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Astroworld: Cops Declared ‘Dangerous Crowd Conditions’ HOURS Before Deadly Crowd Surge

A week after the tragedy, dozens of lawsuits have been filed against organizers, performers, and more.

Just a week after tragedy struck Houston’s Astroworld festival, more than 100 lawsuits have been filed against the organizers, performers, stadium managers, and others.

Nine people died and more than 300 were injured November 5, opening night of the planned two-day festival, which was cancelled, as CrimeOnline previously reported.

Investigators are still working to determine exactly what happened — and what caused the deaths and injuries — as thousands of fans rushed toward the stage where rapper Travis Scott was performing.

The lawsuits name event producer Live Nation, Scott — whose real name is Jacques Bermon Webster II, rapper Drake — full name Aubrey Drake Graham, Scott’s record company Cactus Jack, and more. Live Nation alone is the target of 108 suits filed by the time Houston County District Court closed on Friday afternoon, the New York Post reported.

Concertgoer Niarra Goods said in her suit she was injured in the crowd and asked for $1 million in damages.

“The deadly crowd surge and its aftermath unfolded right in front of Webster and Graham. Nonetheless, they continued their performance while medical personnel struggled to reach the numerous unconscious and injured concertgoers,” the suit said.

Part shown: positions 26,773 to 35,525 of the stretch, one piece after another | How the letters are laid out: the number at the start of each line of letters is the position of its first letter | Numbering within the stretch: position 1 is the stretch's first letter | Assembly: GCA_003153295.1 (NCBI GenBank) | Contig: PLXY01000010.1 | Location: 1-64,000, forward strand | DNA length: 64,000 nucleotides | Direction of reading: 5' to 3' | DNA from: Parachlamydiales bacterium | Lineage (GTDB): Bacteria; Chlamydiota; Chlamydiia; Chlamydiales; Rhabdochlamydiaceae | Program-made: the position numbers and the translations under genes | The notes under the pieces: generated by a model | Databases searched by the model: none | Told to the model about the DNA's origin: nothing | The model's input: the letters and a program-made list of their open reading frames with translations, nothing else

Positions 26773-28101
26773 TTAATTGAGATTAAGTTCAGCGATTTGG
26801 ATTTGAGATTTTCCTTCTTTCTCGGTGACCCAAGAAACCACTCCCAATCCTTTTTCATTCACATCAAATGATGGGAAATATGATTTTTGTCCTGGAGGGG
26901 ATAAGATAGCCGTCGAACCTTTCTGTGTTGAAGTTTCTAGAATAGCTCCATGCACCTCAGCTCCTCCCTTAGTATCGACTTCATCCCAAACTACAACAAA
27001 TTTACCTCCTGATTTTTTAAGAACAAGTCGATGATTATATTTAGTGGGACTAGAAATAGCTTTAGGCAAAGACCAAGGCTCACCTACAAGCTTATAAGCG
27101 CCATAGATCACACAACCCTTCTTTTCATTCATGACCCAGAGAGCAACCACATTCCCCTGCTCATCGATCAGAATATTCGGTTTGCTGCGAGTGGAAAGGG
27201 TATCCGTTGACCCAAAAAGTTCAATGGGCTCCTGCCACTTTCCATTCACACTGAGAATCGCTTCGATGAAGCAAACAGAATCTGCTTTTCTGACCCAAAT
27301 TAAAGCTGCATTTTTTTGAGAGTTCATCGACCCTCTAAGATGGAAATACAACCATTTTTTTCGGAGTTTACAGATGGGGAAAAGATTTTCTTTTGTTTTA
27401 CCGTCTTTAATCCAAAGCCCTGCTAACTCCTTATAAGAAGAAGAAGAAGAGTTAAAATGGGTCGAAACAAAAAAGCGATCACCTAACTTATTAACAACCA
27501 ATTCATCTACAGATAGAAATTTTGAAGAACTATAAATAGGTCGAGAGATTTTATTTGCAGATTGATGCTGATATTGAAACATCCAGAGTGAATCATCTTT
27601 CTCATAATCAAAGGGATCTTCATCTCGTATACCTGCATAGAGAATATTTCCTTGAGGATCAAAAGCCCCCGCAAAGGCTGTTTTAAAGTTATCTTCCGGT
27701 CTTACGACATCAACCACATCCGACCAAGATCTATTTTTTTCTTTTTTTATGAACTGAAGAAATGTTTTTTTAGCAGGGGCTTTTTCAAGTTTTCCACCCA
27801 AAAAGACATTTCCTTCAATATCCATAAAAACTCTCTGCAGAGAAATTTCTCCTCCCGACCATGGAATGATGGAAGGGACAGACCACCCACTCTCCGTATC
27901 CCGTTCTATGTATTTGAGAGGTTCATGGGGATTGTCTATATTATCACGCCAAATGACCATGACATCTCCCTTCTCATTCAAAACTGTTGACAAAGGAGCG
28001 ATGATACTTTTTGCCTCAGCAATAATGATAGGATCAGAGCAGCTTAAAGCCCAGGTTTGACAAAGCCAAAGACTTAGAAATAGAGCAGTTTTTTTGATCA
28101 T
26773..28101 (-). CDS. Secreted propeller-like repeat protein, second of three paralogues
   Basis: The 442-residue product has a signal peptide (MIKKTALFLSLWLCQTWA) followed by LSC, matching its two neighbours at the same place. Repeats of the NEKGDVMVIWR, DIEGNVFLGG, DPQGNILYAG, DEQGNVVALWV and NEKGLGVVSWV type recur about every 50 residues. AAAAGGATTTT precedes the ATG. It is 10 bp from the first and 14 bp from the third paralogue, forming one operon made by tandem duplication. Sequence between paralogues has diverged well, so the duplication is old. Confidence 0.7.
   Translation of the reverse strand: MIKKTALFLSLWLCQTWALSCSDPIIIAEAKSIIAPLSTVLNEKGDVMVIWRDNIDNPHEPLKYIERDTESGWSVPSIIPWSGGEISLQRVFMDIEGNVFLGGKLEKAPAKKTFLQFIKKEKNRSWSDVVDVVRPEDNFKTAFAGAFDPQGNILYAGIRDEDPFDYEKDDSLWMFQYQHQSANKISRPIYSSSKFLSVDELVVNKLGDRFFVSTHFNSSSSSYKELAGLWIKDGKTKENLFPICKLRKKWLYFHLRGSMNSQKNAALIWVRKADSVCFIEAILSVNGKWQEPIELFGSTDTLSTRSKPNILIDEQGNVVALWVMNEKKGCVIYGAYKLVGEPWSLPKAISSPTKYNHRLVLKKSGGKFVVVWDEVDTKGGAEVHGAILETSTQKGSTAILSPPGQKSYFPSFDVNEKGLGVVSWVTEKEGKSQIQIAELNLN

The family of 9-year-old Ezra Blount, who is still in a coma after the event, filed suit earlier this week.  Another lawsuit claims that women were sexually assaulted during the crush toward the stage.

Some of the lawsuits named ASM Global, the managers of NRG Park, where the festival was held, and Harris County Sports and Convention Corporation, which owns the park. Other suits named crowd management company Contemporary Services Corporation.

Meanwhile, the Houston Fire Department released logs Friday that revealed concertgoers had breached the main gate 12 hours before the chaos that caused the deaths, and that three hours later, reports of people using bolt cutters to gain entrance to the venue surfaced, KHOU reported. Injuries were reported throughout the afternoon, and by 5 p.m., police reported “dangerous crowd conditions.”

After Scott took the stage at 9:02 p.m., the first reports of injuries came at about 9:15, and 911 calls began 20 minutes later. At 9:38 p.m., Houston Police declared a mass casualty event and told organizers to shut down the show.

While Scott paused his performance a time or two, he continued for 40 minutes. His spokesperson said the performer didn’t know what was happening and that “it was hours and hours after the concert when they actually found out about the tragedy and how it unfolded.”

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[Featured image: FILE: Travis Scott onstage at Astroworld on November 5. (Photo by Amy Harris/Invision/AP, File)]